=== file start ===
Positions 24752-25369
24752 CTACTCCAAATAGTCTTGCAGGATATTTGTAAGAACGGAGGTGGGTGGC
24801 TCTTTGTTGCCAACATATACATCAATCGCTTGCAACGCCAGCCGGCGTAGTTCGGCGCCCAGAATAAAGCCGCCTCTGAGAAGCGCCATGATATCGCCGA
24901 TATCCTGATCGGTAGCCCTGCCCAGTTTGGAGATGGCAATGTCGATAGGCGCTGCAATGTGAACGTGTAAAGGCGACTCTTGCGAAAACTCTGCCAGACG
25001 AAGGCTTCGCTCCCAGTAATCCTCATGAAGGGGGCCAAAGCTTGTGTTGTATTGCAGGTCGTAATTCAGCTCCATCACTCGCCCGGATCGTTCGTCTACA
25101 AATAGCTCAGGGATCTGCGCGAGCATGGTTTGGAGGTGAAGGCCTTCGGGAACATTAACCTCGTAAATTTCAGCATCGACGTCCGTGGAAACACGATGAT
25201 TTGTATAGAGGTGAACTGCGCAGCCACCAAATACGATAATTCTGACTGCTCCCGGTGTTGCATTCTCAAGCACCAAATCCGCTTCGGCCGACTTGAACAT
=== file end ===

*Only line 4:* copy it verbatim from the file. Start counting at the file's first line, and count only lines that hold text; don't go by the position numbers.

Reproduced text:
24901 TATCCTGATCGGTAGCCCTGCCCAGTTTGGAGATGGCAATGTCGATAGGCGCTGCAATGTGAACGTGTAAAGGCGACTCTTGCGAAAACTCTGCCAGACG